Ever get bogged down by choices? I mean it’s great to have the option to choose. But sometimes having too many options can be a curse. You are faced with making choices everyday, whether it’s picking an ice cream flavor in a store or picking a structure for your business. The difference lies in the magnitude of risk. The wrong ice cream may not greatly affect your life, but the wrong legal structure could.
The risk of not having a registered entity exposes one’s individual/personal assets to liability. Which means that in the event that the business takes a turn for the worse, the outcome could be disastrous for your personal finances or assets.
For example, if there is a court order directing a business to pay money to someone who has sued the business, the business owner’s personal assets could be at risk if there is not enough money in the business to satisfy the court order.
My client, Christine, found herself in such a situation. Christine owns a pet store in New York. As a child, she was always passionate about pets and taking care of them. So she naturally gravitated towards owning a pet store. But because it was a passion project, Christine ran it as a sole proprietorship and did not think of registering her business.
One of her customers slipped and fell in the store during a quick stop at the store. She sued Christine for injury caused while she was in the store and for missing a few days at work because of the injury. The customer won the lawsuit and the court ordered that Christine’s business pay money to compensate the customer for her injuries.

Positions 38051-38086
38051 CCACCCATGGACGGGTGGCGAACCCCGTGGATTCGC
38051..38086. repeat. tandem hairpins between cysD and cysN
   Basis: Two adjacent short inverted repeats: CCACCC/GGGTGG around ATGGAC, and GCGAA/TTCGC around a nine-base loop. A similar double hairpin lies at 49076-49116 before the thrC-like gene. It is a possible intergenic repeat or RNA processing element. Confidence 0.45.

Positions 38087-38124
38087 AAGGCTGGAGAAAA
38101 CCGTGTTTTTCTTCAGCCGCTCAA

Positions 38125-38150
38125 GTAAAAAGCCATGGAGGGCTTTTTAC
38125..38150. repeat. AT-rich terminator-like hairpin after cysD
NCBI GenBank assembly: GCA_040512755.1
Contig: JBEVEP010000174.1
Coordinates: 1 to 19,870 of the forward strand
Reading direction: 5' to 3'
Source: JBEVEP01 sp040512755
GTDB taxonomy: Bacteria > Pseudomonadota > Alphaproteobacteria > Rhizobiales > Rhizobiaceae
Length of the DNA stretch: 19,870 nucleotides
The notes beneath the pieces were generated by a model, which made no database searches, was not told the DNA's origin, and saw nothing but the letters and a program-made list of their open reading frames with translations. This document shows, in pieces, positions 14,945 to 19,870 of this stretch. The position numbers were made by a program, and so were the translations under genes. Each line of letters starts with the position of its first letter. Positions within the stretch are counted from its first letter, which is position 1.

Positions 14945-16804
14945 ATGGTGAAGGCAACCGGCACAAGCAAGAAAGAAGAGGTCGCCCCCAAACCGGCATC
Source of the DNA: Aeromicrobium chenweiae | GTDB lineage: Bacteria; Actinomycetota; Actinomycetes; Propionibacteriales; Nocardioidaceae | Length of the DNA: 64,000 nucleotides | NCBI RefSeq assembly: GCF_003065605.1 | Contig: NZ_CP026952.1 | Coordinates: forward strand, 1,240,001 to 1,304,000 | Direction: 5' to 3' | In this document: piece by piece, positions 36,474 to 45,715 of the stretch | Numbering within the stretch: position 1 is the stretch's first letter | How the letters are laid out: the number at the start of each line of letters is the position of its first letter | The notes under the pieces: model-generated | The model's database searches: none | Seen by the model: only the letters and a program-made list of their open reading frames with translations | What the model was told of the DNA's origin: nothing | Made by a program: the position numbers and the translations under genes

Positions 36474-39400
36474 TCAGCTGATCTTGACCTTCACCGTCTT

Christine’s business, which was not registered, did not have enough money to pay the customer as ordered by the court. She had $10,000 in her personal account that she was saving to take a trip to Hawaii. Her vacation dreams came crashing down because now she would have to dip into her personal savings to pay the money to her customer.
This could have been avoided if Christine had registered her business as a separate legal entity. Christine could have opted to register her business either as an LLC, an S corp., or a C corp. She learned from her mistake and later registered her business as an LLC. But only after losing her personal savings and peace of mind.
Setting up a legal structure creates an individual entity which can sue or be sued upon and be held solely responsible for its actions. This creates a shield for individual owners and protects them in the event of financial mishap.
Even though a sole proprietorship is the most common kind of setup that small business owners who are just starting out opt for, it does not protect individual owners from the debts and liabilities of a business.
A C Corp. is a standard type of corporation which is owned by shareholders with no limits on the number of shareholders or limits on the class of shares that it can issue. This is the most flexible form of structure available. However, a C corp is taxed at 2 levels – at the corporate level when a company makes a profit and when dividends are paid to shareholders on their personal tax returns.
An S Corp. is a special type of corporation created through an IRS election. This is done to avoid double taxation like a C corp. S corp has a Pass through taxation which means that business income or loss is passed through to the shareholders who report it on their personal income tax return.
A Limited Liability Company or LLC is a hybrid type of legal structure that has limited liability like a corporation and is taxed like a partnership. This means that either the business or the individual is taxed. There is no double taxation as in a corporation where the entity is taxed as well as the owner is taxed on profits.
Now that you have these choices, you may wonder what structure is best for you. That depends on your business, the goals for your business, and tax implications given the nature of your business. You need to consult an attorney and an accountant to advise you on what is the right fit for your business.